Instead of showing up for work last Tuesday, Senator Tommy Tuberville, Republican of Alabama, went to Donald Trump’s golf club in Bedminster, N.J., to hear the former president rail against his latest criminal indictment. Mr. Tuberville’s absence gave the Senate an opportunity to end his one-man blockade of all military promotions, a campaign he has been waging for four months to protest the Pentagon’s policy paying for service members to travel for an abortion if they live in a state where it is illegal.
But did the Democrats in the Senate seize the moment and try to get a vote on the promotions? Not a chance.
“One of the unwritten rules of the place is you don’t take advantage of a person’s absence,” said Senator Richard Durbin, Democrat of Illinois, defending an indefensible Senate tradition that lets a single member defeat the will of the majority and hold up virtually any issue for any reason.
Senators could abolish this practice with a majority vote, but have locked themselves into so many hoary old-boy logrolling traditions that they can no longer see why voters are increasingly repulsed by their inaction. In theory, holds and other obstructive privileges are all about personal courtesy to other senators, but they are the height of discourtesy to the voters who elected a majority of the chamber and expect something other than endless procedural delays.
The real reason senators won’t abolish the personal hold is that they might one day want to exercise the privilege of bogging down the Senate themselves. And in Mr. Tuberville’s case, the use of a “hold” has lately become so weaponized that Democrats knew another Republican would probably step up and continue the blockade in his stead.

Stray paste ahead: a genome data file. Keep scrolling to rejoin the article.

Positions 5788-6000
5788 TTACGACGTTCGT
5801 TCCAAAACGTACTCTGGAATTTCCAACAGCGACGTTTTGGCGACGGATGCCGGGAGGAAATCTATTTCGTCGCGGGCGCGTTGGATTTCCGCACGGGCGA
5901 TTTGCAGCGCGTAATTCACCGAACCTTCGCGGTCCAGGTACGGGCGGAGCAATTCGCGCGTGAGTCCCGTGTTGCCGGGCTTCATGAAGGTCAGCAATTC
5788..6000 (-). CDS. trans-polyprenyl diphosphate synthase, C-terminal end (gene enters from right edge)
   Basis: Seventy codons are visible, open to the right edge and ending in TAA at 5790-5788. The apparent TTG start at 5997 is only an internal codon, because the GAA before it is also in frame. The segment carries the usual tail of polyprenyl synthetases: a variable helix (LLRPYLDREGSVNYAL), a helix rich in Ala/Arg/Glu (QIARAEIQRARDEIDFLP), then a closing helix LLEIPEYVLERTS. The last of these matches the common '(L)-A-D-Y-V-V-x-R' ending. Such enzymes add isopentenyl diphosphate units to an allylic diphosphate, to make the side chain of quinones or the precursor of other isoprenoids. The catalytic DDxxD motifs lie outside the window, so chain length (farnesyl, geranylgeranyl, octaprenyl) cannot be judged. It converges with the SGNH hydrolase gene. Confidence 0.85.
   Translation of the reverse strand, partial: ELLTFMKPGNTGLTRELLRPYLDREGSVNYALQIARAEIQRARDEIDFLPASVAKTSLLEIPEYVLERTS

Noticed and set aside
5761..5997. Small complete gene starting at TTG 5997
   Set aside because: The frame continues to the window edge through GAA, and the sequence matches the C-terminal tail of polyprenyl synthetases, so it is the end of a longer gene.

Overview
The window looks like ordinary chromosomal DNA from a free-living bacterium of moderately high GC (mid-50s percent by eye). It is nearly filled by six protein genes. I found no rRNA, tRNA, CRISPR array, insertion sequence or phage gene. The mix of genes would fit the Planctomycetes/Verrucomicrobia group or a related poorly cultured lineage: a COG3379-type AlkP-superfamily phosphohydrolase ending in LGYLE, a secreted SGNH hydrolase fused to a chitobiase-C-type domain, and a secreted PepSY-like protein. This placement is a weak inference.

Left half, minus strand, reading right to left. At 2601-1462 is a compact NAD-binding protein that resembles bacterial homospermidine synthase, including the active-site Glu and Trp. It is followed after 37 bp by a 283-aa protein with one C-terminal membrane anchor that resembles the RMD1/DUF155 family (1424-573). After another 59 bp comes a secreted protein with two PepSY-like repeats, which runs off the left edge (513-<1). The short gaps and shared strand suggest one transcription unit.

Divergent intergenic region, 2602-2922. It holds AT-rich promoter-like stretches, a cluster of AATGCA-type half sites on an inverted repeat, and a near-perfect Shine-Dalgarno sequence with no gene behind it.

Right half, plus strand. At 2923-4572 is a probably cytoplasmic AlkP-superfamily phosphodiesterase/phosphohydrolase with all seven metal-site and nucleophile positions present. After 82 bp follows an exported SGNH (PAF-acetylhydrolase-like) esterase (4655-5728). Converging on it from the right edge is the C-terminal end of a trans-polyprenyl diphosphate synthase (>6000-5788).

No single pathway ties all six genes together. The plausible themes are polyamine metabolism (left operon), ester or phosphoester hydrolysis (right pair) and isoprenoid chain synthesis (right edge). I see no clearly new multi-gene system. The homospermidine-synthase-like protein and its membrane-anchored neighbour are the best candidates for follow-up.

On the same day, for example, Senator J.D. Vance, Republican of Ohio, announced that he intended to block all of the Biden administration’s nominees for Justice Department jobs, because he’s angry that the department indicted Mr. Trump for purloining classified military secrets from the White House and then lying to investigators about it.
“If Merrick Garland wants to use these officials to harass Joe Biden’s political opponents, we will grind his department to a halt,” Mr. Vance said of the attorney general. It’s not clear if Mr. Vance somehow expected the department to withdraw the indictment, but whatever his actual demand, his hold will make it much more difficult for the Senate to approve nominations and promotions.
Republicans are hardly the only abusers of this privilege. Senator Bernie Sanders, the Vermont independent, said this month that he would block President Biden’s nominee to be director of the National Institutes of Health until the administration released its plan to lower prescription drug prices. In 2021, Senator Elizabeth Warren, Democrat of Massachusetts, blocked Mr. Biden’s nomination for a top position at the Education Department in a dispute over reforms to the student loan program.
But what’s new about the latest version of these Senate holds is the breadth and long-term nature of their effects. Holds have generally been used in the past to delay a single nominee while calling attention to a related issue, or for a fairly brief period until a point was clearly made. In 2020, Senator Tammy Duckworth, Democrat of Illinois, held up more than 1,000 military promotions to ensure that a witness in the impeachment proceedings against then-President Donald Trump, Lt. Col. Alexander Vindman, got a promotion to colonel that Mr. Trump had tried to block. But she dropped the hold 12 days later after Colonel Vindman retired and she received assurances that he would have been promoted.